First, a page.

Agent Schedule Preferences: The softer side of scheduling.

We recently released the Agent Preferences feature for Interaction Optimizer so I thought it would be appropriate to blog about some of the benefits of using preferences as a scheduling method.  In addition to preferences, there are several methods of assigning schedules in the contact center including skills-based scheduling, shift-bidding and random assignment.   Regardless of which one you use, schedule assignment can be a very sensitive subject and if done poorly, it can even cause employee dissatisfaction and attrition.  At the end of the day, there will always be a business need to be met and not everyone can always get exactly what they want but using preferences can help soften the scheduling process and can even help improve other areas of the business.     

First and foremost, using preferences allows your agents to have a voice in the type of schedule they will be assigned without sacrificing schedule efficiency.  Depending on the process you use for schedule ranking (i.e. tenure vs. performance vs. both) preferences can also have benefits in a few unexpected places. 

For contact centers that use tenure for schedule ranking, preferences can help motivate agents to remain with the contact center for a longer period of time since the longer they stay, the better their schedule will get.  This helps reduce the attrition rate as it encourages newer agents to stay longer in order to achieve their preferred schedule while also encouraging tenured employees to stay longer to maintain their preferred schedule.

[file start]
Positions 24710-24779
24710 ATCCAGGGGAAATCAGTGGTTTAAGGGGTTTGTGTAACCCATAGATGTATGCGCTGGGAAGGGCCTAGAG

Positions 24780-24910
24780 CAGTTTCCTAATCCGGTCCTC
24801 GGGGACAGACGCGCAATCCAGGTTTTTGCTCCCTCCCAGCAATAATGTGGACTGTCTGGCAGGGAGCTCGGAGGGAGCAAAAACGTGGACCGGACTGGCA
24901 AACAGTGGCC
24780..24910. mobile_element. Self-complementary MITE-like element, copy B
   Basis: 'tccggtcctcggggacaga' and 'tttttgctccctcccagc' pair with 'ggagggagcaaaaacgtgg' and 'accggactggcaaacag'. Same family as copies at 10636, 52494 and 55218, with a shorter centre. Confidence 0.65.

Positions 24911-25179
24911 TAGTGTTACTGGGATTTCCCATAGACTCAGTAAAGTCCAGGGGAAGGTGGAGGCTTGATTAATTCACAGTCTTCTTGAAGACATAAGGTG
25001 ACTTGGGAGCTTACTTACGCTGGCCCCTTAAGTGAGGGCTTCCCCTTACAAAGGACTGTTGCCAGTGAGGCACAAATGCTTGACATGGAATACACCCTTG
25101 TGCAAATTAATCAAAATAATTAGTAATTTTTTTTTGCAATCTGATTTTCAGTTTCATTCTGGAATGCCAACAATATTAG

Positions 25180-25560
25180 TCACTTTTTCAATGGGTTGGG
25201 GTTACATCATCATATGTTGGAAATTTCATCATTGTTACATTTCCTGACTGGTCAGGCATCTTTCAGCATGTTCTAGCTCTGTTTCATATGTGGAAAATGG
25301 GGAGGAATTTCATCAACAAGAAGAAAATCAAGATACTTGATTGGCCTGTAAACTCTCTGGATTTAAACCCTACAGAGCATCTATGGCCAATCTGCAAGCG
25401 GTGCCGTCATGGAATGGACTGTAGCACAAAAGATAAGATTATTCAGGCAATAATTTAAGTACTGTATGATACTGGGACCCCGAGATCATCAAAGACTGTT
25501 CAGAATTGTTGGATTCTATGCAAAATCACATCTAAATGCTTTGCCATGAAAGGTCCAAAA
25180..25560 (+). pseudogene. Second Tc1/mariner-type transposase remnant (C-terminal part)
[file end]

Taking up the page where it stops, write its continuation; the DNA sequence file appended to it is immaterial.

For contact centers that use performance for schedule ranking, preferences can be a great way to emphasize your core performance metrics and can help improve overall performance in quality, efficiency, customer satisfaction and even compliance.   A “good” work schedule is a highly coveted thing in the contact center so using performance-based scheduling with preferences can really increase the focus and impact on overall performance management while also minimizing the risk of attrition. 

These are only a couple of the methods of schedule assignment but I would love to hear from some of you.  What method are you using to rank your agents for scheduling and how many of you are already using agent preferences to gain some of these benefits? 

Troy Plott